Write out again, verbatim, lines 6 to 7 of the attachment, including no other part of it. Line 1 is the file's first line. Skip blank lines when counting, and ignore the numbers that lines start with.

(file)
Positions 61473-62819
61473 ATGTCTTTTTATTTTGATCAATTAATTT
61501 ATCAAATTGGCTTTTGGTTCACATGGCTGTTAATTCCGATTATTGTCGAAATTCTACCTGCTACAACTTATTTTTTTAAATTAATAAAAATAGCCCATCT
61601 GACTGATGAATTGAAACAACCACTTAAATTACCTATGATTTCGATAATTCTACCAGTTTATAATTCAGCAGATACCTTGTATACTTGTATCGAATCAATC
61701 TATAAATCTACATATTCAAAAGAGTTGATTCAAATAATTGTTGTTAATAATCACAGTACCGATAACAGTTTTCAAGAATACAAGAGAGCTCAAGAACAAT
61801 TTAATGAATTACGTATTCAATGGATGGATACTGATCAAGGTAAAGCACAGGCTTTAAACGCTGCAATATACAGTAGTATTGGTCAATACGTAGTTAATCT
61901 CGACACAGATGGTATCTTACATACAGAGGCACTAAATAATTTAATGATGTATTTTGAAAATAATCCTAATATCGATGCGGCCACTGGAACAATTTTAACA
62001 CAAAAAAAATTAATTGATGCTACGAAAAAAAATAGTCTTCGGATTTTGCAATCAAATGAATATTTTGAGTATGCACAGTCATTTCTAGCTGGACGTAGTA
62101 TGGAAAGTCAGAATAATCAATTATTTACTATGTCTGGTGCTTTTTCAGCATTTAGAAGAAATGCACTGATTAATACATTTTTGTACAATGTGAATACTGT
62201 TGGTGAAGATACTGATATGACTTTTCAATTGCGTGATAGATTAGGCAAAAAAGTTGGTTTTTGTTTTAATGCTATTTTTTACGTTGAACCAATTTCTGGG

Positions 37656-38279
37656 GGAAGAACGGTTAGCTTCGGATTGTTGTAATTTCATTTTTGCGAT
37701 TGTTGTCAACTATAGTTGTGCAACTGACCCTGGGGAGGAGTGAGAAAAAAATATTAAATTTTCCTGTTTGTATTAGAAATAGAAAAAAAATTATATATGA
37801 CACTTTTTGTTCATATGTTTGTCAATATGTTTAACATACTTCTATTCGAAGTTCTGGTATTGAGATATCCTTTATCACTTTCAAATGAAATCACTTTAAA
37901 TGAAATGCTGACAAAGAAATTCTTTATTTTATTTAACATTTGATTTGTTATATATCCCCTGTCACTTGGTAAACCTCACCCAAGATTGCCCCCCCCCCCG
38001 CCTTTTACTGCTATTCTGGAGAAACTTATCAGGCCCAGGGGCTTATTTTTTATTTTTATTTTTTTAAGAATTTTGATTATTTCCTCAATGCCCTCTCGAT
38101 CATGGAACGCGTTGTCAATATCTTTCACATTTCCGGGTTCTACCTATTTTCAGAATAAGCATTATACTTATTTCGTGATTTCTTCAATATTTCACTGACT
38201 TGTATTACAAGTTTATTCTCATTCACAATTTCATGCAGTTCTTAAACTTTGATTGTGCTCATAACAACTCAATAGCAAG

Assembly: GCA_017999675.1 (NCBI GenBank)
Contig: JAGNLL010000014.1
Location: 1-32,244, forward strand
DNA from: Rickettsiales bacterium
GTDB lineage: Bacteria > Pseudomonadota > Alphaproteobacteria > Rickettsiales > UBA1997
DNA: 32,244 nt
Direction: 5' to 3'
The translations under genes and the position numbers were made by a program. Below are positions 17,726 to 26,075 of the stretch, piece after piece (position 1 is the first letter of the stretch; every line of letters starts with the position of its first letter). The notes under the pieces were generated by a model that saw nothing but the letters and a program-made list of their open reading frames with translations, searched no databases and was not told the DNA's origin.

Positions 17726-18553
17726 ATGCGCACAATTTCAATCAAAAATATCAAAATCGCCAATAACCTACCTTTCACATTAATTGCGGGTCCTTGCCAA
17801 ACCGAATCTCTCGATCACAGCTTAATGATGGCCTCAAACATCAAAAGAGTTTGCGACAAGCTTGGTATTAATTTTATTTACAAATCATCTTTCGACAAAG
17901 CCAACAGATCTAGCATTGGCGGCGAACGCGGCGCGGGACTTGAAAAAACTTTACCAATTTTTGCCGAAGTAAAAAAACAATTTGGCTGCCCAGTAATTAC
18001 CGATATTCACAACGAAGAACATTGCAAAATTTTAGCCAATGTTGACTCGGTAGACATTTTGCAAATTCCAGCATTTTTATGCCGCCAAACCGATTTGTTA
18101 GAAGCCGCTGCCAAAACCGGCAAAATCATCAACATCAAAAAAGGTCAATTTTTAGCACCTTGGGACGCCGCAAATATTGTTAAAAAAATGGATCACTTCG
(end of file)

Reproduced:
61801 TTAATGAATTACGTATTCAATGGATGGATACTGATCAAGGTAAAGCACAGGCTTTAAACGCTGCAATATACAGTAGTATTGGTCAATACGTAGTTAATCT
61901 CGACACAGATGGTATCTTACATACAGAGGCACTAAATAATTTAATGATGTATTTTGAAAATAATCCTAATATCGATGCGGCCACTGGAACAATTTTAACA